- The Washington Times - Monday, March 18, 2019

Monica Lewinsky said her experience with public shaming following the exposure of her affair with President Bill Clinton in 1998 was “an avalanche of pain and humiliation.”

In a candid interview on HBO’s “Last Week Tonight with John Oliver” for a segment on public shaming that aired Sunday, Ms. Lewinsky said it was “bizarre” watching the media circus while amid the scandal.

“It was a s—-storm, it was an avalanche of pain and humiliation,” she said. “At 24 years old, it was hard to hold on to a shred of dignity or self-esteem when you’re just the butt of so many jokes.

“I was watching myself, or this version of myself, running away from me. … My identity was stolen in a different way,” she said.

Ms. Lewinsky, 45, now an activist speaking out against cyberbullying, told host John Oliver the internet has made public shaming worse.

“I wish people would not say s——y things, but they do,” she said. “I think with the advent of the internet and, of course, social media, we now have situations where it’s exacerbated beyond what anybody could have imagined initially. The anonymity that comes with that sort of unleashed these whole new personas within people.”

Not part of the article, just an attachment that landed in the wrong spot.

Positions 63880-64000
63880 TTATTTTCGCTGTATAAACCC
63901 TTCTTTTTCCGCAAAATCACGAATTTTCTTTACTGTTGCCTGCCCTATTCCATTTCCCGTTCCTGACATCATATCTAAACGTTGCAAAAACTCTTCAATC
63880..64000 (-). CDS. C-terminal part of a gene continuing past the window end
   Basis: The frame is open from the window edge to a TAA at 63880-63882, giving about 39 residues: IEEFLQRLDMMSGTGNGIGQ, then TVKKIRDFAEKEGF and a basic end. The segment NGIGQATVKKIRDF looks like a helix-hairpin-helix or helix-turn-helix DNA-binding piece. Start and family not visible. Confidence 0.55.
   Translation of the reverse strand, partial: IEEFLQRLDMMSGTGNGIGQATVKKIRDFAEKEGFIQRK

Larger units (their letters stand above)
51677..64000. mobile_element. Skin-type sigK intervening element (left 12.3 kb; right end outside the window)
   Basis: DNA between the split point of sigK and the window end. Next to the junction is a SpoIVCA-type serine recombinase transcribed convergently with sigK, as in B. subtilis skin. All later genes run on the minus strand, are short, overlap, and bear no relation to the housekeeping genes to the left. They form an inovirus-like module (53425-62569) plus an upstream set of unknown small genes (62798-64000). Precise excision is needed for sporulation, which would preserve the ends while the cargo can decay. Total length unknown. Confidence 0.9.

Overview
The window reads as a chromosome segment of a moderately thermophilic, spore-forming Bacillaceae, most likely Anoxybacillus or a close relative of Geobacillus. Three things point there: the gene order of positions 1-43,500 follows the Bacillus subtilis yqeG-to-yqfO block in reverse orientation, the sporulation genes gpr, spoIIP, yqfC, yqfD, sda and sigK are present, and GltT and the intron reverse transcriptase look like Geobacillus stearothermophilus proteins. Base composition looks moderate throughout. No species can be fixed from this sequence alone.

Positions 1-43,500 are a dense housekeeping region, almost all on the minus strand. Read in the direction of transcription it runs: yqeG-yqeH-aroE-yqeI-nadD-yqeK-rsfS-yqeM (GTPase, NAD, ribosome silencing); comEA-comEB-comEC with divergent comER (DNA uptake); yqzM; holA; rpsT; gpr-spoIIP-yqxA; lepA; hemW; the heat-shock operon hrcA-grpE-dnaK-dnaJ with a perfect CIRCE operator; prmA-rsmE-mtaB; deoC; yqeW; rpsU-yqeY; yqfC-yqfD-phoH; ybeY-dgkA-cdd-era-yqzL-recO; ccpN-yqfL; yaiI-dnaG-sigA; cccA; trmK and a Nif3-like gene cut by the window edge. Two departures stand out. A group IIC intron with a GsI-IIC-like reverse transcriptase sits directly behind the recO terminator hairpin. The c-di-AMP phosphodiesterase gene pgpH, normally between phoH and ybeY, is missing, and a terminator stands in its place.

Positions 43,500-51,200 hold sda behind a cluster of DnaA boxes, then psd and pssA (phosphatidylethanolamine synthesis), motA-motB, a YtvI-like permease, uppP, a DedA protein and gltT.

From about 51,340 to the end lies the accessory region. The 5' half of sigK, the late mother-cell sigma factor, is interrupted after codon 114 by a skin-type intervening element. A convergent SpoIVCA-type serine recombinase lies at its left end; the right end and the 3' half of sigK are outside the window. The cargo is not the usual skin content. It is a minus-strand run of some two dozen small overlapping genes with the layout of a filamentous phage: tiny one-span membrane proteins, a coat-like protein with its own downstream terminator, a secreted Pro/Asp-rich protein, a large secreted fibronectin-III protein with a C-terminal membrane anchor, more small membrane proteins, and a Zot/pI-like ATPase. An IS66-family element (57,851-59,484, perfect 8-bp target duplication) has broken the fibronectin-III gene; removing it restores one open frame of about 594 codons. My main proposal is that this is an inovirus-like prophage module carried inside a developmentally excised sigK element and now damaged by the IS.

Ms. Lewinsky said while that she is “lucky” social media wasn’t around during her scandal, the internet also could have been a source of support.

“It might have been worse in the sense there would have been more opinions that were out there, but where it may have been better would have been that, I think, I would have heard some support from people, so it might have been a little more balanced,” she said.

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